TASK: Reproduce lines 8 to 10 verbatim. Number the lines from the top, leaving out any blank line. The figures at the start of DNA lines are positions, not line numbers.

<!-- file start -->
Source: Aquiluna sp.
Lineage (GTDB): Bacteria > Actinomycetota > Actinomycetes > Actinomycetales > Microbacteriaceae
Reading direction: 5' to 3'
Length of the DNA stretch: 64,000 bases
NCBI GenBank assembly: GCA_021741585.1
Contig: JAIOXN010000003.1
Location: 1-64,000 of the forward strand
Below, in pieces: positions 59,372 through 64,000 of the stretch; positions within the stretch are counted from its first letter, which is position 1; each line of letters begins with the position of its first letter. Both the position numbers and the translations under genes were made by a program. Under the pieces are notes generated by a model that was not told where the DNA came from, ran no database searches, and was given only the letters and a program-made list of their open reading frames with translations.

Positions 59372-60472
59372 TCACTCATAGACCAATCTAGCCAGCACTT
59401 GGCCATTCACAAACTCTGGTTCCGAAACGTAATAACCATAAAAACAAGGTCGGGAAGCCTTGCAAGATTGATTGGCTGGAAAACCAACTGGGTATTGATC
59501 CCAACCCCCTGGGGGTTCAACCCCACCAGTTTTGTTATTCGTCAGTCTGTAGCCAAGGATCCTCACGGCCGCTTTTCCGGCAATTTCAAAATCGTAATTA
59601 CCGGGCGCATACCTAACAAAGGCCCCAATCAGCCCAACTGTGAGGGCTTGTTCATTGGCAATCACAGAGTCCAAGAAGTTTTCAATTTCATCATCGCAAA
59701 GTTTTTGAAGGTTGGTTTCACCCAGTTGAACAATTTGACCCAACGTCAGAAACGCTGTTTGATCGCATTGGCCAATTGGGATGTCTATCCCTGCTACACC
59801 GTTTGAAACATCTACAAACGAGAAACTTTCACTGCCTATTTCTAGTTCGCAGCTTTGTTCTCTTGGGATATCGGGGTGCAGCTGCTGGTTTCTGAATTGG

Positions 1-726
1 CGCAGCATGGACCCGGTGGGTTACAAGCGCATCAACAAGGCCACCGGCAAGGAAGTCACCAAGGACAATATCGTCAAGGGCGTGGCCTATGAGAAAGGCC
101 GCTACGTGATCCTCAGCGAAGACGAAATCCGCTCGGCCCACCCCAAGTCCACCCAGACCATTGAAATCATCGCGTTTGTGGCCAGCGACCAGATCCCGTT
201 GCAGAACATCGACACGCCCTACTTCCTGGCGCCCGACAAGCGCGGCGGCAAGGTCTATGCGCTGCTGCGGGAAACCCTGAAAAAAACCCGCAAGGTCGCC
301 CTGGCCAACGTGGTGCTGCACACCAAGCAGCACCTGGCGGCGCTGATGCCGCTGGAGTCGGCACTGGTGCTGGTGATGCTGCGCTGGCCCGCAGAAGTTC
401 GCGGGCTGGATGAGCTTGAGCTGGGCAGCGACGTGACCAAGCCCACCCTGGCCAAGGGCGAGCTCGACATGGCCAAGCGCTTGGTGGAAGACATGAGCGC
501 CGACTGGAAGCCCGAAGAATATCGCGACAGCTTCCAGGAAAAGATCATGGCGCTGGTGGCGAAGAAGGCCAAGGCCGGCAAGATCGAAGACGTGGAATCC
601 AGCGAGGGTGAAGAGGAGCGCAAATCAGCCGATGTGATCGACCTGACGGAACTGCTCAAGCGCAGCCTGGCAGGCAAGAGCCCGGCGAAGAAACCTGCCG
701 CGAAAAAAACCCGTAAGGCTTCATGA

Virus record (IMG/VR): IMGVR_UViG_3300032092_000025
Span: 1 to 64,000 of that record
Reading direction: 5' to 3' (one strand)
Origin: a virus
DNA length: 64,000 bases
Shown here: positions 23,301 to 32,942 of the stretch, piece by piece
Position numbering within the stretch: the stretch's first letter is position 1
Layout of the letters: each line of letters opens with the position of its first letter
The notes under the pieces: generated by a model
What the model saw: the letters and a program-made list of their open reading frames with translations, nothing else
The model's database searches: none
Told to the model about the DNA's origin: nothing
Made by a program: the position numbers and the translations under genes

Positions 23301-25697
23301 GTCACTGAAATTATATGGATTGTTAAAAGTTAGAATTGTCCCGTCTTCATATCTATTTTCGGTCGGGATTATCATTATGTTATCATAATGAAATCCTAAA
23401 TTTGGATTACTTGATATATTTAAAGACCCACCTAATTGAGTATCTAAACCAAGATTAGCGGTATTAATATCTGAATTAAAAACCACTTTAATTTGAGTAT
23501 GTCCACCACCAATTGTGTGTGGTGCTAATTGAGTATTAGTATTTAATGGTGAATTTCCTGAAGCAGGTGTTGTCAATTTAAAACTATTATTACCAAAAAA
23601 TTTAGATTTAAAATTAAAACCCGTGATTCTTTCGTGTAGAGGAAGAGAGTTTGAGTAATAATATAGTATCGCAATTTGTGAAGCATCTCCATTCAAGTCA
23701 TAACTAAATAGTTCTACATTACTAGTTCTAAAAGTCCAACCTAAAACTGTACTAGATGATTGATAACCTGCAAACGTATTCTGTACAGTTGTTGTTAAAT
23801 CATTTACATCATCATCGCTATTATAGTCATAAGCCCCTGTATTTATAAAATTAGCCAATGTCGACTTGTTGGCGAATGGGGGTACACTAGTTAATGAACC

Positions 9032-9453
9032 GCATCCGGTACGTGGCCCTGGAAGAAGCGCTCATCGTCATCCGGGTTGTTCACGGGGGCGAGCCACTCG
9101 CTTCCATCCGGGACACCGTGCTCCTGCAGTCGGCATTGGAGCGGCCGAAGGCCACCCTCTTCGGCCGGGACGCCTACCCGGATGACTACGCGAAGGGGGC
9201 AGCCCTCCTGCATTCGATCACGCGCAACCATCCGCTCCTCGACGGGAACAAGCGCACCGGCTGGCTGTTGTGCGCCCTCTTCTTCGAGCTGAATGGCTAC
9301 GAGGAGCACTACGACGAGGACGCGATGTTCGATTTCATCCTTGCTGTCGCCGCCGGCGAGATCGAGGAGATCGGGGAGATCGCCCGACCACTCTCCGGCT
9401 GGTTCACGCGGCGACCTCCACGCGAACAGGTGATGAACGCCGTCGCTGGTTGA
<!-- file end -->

Below, in pieces: positions 59,372 through 64,000 of the stretch; positions within the stretch are counted from its first letter, which is position 1; each line of letters begins with the position of its first letter. Both the position numbers and the translations under genes were made by a program. Under the pieces are notes generated by a model that was not told where the DNA came from, ran no database searches, and was given only the letters and a program-made list of their open reading frames with translations.

Positions 59372-60472
59372 TCACTCATAGACCAATCTAGCCAGCACTT